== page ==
Mud Motor Rotor
Leistritz has collaborated with several well drilling equipment and tooling companies to improve manufacturing and find a solution to machining problems long associated with Power Section Rotors. These rotors connect directly to the drill bit in directional drilling for oil and gas discovery deep below the earth’s surface. The power section is a “positive displacement mud motor” combined with directional technology to steer the drill motor using tilting joints and sophisticated, telemetric, sensors. The motor converts the drilling fluid’s hydraulic energy into mechanical energy in the form of torque and rotational speed. This conversion is accomplished through the use of a spiral rotor that fits into a stator of similar shape, to form a tight seal. These systems are now capable of drilling within ±0.15° over depths to 18,000 ft.
Improving Rotor Performance
The rotors within the mud motors are called power section rotors, which are typically 5, 7 or 9 lobed with smooth spiral profiles in lengths as long as 8m with long leads of up to 40”. Fit snugly into an elastomer stator having one additional lobe contour with the same lead creates a moineau style progressive cavity positive displacement rotary drive unit. When the water-based drilling fluid or “mud” is pressurized at the surface and pumped down the hole to the power section an extremely high torque low rpm drive is created to rotate the rock crushing drill bits. milling cutter need replacing or indexing several times during the multiple shift operation of each rotor. This and continuous measurements by the operator in the middle of a rotor create unacceptable non-productive time.
Leistritz has designed its Power Mill machine, to use CNC programs of existing equipment to continue side milling for even greater flexibility. The advantage here is the Power Mill machine is capable of 800 rpm for future tooling developments such as ceramic cutting tools. It was developed with mud rotor applications in mind by combining an existing heavy-duty machine base with a newly designed high performance, multi-axes drive head. This drive head is capable of both side milling and hobbing. The fundamental idea of hobbing is new to the industry and opens the door for shorter cycle times and much improved profile quality. In effect, these rotors are handled as very long gears, but the low number of lobes or teeth creates unique challenges for the hob tooling and machine tool.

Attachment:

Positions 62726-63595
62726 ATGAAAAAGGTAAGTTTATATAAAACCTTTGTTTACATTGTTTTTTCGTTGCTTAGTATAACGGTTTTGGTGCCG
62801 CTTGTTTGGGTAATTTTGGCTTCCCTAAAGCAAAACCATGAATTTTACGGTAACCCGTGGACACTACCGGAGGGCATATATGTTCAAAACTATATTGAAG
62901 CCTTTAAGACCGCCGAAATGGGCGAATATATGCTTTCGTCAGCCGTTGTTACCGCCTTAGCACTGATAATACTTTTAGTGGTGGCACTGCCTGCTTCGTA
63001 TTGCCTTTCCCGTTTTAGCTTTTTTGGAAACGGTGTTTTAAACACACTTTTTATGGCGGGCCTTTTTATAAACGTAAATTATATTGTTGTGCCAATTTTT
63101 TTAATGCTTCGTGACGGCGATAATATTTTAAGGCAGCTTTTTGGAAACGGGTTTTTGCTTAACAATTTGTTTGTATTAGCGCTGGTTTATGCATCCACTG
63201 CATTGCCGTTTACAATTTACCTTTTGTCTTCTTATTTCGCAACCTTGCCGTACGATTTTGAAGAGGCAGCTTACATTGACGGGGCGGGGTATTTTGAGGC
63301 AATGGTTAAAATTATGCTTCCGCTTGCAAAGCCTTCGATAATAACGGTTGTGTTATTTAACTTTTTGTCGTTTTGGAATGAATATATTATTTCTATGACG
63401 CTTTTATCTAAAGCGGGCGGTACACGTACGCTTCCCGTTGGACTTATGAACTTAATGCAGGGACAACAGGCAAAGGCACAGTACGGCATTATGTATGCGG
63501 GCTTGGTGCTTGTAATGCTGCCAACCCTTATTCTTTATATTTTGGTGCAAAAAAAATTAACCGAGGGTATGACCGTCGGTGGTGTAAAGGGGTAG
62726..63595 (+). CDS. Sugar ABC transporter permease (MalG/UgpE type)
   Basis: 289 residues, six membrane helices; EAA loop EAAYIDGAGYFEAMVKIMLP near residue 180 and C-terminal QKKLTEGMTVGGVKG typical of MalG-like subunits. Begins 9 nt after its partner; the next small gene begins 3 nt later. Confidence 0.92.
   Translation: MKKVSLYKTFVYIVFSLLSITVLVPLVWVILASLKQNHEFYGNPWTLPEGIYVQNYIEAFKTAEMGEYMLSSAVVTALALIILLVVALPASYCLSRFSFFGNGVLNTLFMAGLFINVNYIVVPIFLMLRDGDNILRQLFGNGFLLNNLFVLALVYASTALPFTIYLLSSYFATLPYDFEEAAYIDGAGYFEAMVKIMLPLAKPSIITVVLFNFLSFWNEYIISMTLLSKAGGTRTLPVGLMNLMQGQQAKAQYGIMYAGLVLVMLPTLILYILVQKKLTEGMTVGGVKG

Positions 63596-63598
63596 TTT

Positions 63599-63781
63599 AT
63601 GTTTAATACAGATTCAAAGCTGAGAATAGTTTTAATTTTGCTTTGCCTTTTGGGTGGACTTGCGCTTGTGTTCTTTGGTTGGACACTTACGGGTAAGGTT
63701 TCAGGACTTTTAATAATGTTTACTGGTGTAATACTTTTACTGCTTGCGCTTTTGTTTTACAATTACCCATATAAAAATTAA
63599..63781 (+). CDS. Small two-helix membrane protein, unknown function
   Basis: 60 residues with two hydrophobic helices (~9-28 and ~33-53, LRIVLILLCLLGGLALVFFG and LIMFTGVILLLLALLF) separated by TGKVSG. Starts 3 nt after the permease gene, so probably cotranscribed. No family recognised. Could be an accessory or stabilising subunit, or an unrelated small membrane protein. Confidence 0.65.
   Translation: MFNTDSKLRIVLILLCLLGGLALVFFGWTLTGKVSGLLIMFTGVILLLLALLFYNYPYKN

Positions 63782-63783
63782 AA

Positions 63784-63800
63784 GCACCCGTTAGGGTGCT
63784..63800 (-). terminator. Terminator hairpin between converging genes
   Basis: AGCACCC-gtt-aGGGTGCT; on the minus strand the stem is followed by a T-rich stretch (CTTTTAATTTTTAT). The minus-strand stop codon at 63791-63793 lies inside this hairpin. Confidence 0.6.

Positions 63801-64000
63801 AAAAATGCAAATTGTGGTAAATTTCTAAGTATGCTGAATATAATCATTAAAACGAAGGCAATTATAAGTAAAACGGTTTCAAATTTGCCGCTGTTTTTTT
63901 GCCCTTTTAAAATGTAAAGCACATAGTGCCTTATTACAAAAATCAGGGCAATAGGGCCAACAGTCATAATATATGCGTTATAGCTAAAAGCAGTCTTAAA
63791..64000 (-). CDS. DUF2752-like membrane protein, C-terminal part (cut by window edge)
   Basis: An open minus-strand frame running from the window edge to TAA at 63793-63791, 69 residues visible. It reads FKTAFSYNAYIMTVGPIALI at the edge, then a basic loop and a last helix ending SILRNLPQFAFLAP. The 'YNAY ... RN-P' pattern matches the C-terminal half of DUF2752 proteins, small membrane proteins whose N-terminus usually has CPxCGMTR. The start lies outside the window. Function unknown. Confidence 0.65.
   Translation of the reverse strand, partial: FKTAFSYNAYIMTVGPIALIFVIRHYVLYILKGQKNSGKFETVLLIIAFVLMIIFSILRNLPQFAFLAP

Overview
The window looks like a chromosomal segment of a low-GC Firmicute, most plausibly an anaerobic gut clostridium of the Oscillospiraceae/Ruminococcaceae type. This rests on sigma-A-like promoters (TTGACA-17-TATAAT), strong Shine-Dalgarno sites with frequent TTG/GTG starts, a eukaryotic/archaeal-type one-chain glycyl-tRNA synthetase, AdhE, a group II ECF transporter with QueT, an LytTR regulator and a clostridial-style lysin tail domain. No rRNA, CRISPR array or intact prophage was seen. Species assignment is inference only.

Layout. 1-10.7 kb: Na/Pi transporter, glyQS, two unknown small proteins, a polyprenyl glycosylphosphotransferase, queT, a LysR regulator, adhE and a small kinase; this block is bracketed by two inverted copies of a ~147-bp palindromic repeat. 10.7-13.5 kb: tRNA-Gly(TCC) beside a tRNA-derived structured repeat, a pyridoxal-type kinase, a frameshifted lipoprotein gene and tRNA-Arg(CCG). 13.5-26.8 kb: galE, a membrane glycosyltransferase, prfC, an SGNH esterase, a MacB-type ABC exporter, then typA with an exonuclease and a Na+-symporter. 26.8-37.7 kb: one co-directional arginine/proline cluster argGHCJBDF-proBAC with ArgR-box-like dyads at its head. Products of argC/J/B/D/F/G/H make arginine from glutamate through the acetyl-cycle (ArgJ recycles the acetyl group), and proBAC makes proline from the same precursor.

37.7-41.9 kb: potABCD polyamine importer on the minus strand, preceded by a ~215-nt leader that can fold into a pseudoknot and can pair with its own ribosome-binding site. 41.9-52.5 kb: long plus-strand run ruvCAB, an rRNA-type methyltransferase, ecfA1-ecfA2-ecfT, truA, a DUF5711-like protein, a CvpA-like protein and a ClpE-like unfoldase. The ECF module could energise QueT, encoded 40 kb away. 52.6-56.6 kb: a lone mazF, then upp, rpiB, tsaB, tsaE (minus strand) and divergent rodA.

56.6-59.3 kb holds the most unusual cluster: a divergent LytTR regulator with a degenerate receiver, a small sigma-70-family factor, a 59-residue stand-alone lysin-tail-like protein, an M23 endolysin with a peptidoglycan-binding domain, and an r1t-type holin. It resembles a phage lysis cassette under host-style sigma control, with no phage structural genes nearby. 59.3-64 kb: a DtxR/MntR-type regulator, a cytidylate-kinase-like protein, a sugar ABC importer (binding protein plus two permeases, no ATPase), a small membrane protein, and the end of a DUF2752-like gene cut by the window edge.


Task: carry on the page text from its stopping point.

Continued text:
A 30HP spindle with high tooth load hob designs guarantee speed and surface finishes previously unattainable. The 17-4PH stainless steel rotors are machined in a single pass using a large diameter hob (up to Ø10”) with a face-width of 8”. Superior hob life is achieved by using continuous diagonal hob shift to utilize the entire hob face during the cut of each rotor. Rotors can be hobbed in a single non interrupted cutting pass with straightness less than 0.002”. A variety of hob materials and coatings have been tested to maximize the hob life and thus reduce the cost per piece.
The goal of producing (4) 26′ long rotors per hob sharpening has been achieved and, in some cases, exceeded. With approximately 15 sharpening’s for each hob the process has proven to be very economical. The long length of these rotor designs requires special solutions for supporting them while machining.
Leistritz uses CNC servo controlled, self-centering, follower rests both for the raw material in front of the cut and the finished rotor behind the cut to achieve vibration free cutting. Manufacturers of mud motors are experiencing hobbing cycle times less than half those of milling while also saving most of the time required to polish. In many cases polishing is eliminated, and the rotors go straight to chrome plating.
The hobbing process also produces a profile exactly to the design specifications within ±0.001” and the profile is no longer deviated by the polishing process. The better profile tolerances lead to better drill motor performance in both consistency and torque.
Additionally, Leistritz machines also have a milling function as a secondary alternative within the machine tool function. The flexibility of milling allows manufacturers to maintain their known process and add hob tooling as desired for their more commonly produced sizes.
The improved rigidity of the Leistritz machine provides for increased cutting speeds & feeds, reducing the milling cycle times by 30-40%.